Carl Sandburg’s fog may have come on little cat feet, soft and silent, but in my practice I’ve seen a number of cats big enough that their tread is more like rolls of thunder. And these felines aren’t just big-boned, as their owners often describe them — they’re downright fat cat.
Cat Obesity is a big problem — literally. So many cats are overweight or obese that it’s a national scandal. (And yes, there’s a difference between overweight and obese: Overweight cats are 10 to 29 percent over ideal weight while obese cats are 30 percent or more over ideal weight.) More than half of our feline friends —nearly 58 percent — could stand to shed a few pounds. That’s not something to take lightly.
It’s not easy to put your cat on a diet and exercise plan, especially if he lives a sedentary indoor life. And the answer isn’t to let him roam outdoors — unless you have a safely enclosed area for him. But you can work with your veterinarian to develop a feline weight-loss program designed to improve your cat’s health and activity level. And that will leave both of you purring.
The First Step Is a Visit to the Vet
Start by taking a cue from Weight Watchers: Schedule your cat for an official weigh-in at the vet’s office. This allows you and your veterinarian to figure out how much weight he needs to lose as well as how much he can safely be expected to lose each month.
Along with the weigh-in, your veterinarian should give your cat a good once-over. A veterinary exam can help to ensure that your cat doesn’t have any underlying health problems that could interfere with or be worsened by weight loss.
If he gets a clean bill of health, you can proceed, with the guidance of your veterinarian. My colleague, feline expert Margie Scherk, DVM, says that any successful cat weight-loss program has three components: diet, exercise and recheck visits.
Any diet starts with decreasing the number of calories your cat takes in and increasing the number of calories he burns through activity. Dr. Scherk recommends keeping a feline food journal for one or two weeks. Logeverything your cat eats, from food to treats to nibbles the kids and your spouse sneak him when they think you’re not looking. It should include the brand of food or treats as well as amounts.
That may mean reducing the amount of food he gets or switching his diet to a different food. A higher protein diet — sometimes nicknamed the “Catkins” plan — may help, but according to Dr. Scherk, the scientific evidence isn’t conclusive: While some studies have connected increased protein consumption with feline weight loss, the finding is not consistent across all studies.
If you switch to a new food, your veterinarian will recommend introducing it over a seven- to 10-day period. Take that advice. Gradually mix in a small amount of the new food with your cat’s regular food. This helps reduce the risk of stomach upset and lets your cat slowly adjust to the taste of the new food. You probably know as well as anyone that most cats hate change and like it to be on their own terms, so give him time to adapt.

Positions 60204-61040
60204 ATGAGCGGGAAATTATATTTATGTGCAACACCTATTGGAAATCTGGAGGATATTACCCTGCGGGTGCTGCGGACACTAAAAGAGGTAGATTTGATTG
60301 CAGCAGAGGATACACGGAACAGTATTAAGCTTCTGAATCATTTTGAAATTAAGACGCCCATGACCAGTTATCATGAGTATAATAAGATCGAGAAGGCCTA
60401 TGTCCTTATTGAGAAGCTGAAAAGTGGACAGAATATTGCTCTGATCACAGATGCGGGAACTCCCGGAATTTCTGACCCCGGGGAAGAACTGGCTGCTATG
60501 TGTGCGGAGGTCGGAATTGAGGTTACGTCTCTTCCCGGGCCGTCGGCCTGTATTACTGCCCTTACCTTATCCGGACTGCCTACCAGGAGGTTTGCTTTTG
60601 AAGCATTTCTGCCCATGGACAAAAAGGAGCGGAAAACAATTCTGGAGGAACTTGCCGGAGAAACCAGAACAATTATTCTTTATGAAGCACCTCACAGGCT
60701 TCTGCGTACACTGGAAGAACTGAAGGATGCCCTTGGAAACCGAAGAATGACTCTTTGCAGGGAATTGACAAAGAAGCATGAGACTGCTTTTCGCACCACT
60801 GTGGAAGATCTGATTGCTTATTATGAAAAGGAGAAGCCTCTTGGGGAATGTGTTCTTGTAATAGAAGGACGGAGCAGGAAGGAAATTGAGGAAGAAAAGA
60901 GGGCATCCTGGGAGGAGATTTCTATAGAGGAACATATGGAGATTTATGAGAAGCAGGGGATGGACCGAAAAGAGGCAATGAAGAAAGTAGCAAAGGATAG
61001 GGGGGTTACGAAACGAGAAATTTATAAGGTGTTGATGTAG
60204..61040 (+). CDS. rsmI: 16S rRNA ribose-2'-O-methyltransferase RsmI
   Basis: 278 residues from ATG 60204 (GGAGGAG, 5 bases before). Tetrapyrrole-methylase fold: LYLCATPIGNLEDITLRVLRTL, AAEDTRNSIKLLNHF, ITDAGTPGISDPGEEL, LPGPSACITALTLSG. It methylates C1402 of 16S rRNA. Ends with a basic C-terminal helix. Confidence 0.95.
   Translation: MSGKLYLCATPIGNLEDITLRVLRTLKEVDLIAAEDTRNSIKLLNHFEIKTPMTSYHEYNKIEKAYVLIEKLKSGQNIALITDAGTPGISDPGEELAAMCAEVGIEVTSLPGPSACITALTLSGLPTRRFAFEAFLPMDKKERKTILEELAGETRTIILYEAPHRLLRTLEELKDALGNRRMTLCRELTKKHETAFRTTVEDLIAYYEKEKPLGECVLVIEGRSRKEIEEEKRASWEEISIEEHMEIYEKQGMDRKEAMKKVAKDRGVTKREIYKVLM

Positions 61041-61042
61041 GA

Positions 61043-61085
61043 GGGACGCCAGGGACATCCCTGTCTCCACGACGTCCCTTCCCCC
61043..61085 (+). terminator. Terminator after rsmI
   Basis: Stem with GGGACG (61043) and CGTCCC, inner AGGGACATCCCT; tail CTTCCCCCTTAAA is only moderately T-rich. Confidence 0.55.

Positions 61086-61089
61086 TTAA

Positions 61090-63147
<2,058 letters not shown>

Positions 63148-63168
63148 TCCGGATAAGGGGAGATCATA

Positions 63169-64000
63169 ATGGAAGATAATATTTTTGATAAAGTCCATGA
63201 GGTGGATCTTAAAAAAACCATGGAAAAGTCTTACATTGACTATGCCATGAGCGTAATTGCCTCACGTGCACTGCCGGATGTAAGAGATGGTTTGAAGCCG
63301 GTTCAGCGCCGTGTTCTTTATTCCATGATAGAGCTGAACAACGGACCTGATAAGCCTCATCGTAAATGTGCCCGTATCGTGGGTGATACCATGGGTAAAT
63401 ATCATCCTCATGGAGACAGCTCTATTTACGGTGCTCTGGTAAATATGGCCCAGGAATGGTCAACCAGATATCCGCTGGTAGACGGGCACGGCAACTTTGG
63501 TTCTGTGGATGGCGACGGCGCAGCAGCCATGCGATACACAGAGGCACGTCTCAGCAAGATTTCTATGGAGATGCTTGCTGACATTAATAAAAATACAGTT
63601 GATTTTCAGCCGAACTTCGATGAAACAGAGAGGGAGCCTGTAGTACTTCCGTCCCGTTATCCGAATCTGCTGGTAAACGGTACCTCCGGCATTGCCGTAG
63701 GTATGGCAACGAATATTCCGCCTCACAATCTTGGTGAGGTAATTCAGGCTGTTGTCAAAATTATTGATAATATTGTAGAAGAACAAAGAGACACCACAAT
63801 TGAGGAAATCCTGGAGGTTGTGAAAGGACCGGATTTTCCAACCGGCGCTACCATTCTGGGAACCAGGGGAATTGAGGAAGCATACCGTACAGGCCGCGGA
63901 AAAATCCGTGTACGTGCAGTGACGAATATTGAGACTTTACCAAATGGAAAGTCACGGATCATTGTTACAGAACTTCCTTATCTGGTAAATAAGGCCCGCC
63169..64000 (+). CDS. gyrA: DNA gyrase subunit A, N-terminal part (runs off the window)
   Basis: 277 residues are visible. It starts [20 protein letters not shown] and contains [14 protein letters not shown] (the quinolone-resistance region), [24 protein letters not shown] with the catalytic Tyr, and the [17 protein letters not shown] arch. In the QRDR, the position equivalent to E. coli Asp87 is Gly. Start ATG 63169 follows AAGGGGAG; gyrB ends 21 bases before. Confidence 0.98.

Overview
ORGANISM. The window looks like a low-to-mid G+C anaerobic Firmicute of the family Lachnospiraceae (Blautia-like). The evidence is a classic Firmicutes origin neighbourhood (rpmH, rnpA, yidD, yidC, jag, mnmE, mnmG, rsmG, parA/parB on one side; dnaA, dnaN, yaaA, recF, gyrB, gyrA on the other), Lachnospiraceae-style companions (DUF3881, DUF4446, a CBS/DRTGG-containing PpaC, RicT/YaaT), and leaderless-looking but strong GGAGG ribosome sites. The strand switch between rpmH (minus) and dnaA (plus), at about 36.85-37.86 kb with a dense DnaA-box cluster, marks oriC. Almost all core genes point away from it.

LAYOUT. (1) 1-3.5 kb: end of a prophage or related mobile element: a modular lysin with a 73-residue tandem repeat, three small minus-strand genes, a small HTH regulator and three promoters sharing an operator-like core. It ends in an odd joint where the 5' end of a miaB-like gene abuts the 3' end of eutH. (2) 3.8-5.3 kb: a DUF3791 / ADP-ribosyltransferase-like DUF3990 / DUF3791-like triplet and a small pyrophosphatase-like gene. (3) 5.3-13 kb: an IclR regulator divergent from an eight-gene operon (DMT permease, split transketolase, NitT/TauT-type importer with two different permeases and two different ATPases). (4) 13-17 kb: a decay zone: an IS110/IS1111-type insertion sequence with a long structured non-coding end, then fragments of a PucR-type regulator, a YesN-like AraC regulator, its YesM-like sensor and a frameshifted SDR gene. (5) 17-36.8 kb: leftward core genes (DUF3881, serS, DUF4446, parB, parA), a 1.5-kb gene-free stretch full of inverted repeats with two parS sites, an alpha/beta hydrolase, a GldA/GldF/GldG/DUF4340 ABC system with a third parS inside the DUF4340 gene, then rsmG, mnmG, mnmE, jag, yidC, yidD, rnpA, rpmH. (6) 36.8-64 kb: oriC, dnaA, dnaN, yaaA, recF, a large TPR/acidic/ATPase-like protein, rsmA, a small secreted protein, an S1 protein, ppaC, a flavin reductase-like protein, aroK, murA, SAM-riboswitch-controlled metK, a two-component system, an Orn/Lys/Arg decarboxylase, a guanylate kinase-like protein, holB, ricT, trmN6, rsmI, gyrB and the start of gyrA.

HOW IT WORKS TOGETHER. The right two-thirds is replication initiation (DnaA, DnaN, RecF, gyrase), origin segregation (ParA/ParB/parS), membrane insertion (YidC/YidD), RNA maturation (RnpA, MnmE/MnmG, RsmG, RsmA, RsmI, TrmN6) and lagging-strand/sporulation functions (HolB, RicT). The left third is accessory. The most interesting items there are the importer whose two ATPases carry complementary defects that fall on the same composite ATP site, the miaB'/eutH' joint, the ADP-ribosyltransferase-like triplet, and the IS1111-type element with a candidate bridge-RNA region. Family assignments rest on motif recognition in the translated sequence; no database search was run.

If it’s necessary to change your cat’s diet and he doesn’t like the food, it’s essential that you not employ the “take it or leave it” approach. Not eating is not an option for felines: Cats who don’t eat for as little as two days can develop a serious and sometimes fatal liver disease called hepatic lipidosis. You may have also heard it called fatty liver syndrome. Either way, it’s bad news. If your cat won’t eat his new food, talk to your vet about other options.
Cats and exercise go together like … well, okay, they don’t seem to go together, but the truth is that many cats are athletes of the highest order. Anyone who has seen one jump onto the kitchen counter or a high bookshelf knows that cats often have the capacity to move with speed, power and agility. We just need to harness their desire to do so.
Encourage your cat to move by spreading his food out around the house. Divide the amount of food he’s allowed daily into half a dozen small portions, place them in little containers and hide them in different places: upstairs, downstairs, in your closet, on a windowsill. Make him work for his food. You can also place the food inside a puzzle toy that he must roll or push to get the food to fall out. The goal is to keep him moving while he’s eating.
You can’t rely on your cat to up his exercise quotient, though — you’ll have to participate, too. Schedule two to three minutes of playtime several times a day. Wiggle a peacock feather or fishing-pole-type toy for him to pounce on. Toss a small ball down the hall for him to chase. Schedule some of these exercise sessions first thing in the morning and in the evening, when your diurnal pet is most likely to be active, and he’ll be more willing to participate.
Work out a schedule with your veterinarian for brief exams to check his progress. Often, this simply involves a quick in and out visit to get him weighed and won’t cost you a cent, other than the drive time. Your veterinarian may check in with you by phone or email to make sure you aren’t having any problems or to see if you have any questions.
At the four-month mark, Dr. Scherk recommends another visit to make sure weight loss is on target and see if any changes must be made. And if you have any questions or concerns along the way, don’t be afraid to ask — your vet is happy to help you and your cat out on this weight loss journey.